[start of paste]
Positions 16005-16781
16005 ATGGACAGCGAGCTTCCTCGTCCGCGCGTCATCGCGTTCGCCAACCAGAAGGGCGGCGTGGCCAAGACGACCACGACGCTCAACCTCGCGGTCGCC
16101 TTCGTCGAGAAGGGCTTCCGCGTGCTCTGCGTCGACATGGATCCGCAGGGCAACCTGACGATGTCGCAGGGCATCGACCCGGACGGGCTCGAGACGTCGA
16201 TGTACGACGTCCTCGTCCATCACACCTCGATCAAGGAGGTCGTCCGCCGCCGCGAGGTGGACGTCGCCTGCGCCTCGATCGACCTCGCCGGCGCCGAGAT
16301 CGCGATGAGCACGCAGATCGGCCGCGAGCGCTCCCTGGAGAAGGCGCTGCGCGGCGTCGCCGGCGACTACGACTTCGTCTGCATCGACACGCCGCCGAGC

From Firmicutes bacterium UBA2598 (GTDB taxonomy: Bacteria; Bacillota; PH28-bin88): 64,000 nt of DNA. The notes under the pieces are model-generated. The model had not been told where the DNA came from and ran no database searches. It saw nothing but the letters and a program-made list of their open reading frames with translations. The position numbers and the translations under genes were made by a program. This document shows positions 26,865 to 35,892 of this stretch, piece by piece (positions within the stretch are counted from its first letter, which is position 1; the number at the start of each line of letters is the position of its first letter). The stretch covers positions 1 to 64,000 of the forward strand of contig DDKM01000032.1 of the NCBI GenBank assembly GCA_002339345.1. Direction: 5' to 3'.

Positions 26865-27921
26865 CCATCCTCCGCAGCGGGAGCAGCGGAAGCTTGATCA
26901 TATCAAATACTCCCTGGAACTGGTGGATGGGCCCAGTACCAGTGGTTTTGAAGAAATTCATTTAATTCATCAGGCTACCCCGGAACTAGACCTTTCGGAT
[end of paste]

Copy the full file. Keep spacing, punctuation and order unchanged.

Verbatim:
Positions 16005-16781
16005 ATGGACAGCGAGCTTCCTCGTCCGCGCGTCATCGCGTTCGCCAACCAGAAGGGCGGCGTGGCCAAGACGACCACGACGCTCAACCTCGCGGTCGCC
16101 TTCGTCGAGAAGGGCTTCCGCGTGCTCTGCGTCGACATGGATCCGCAGGGCAACCTGACGATGTCGCAGGGCATCGACCCGGACGGGCTCGAGACGTCGA
16201 TGTACGACGTCCTCGTCCATCACACCTCGATCAAGGAGGTCGTCCGCCGCCGCGAGGTGGACGTCGCCTGCGCCTCGATCGACCTCGCCGGCGCCGAGAT
16301 CGCGATGAGCACGCAGATCGGCCGCGAGCGCTCCCTGGAGAAGGCGCTGCGCGGCGTCGCCGGCGACTACGACTTCGTCTGCATCGACACGCCGCCGAGC

From Firmicutes bacterium UBA2598 (GTDB taxonomy: Bacteria; Bacillota; PH28-bin88): 64,000 nt of DNA. The notes under the pieces are model-generated. The model had not been told where the DNA came from and ran no database searches. It saw nothing but the letters and a program-made list of their open reading frames with translations. The position numbers and the translations under genes were made by a program. This document shows positions 26,865 to 35,892 of this stretch, piece by piece (positions within the stretch are counted from its first letter, which is position 1; the number at the start of each line of letters is the position of its first letter). The stretch covers positions 1 to 64,000 of the forward strand of contig DDKM01000032.1 of the NCBI GenBank assembly GCA_002339345.1. Direction: 5' to 3'.

Positions 26865-27921
26865 CCATCCTCCGCAGCGGGAGCAGCGGAAGCTTGATCA
26901 TATCAAATACTCCCTGGAACTGGTGGATGGGCCCAGTACCAGTGGTTTTGAAGAAATTCATTTAATTCATCAGGCTACCCCGGAACTAGACCTTTCGGAT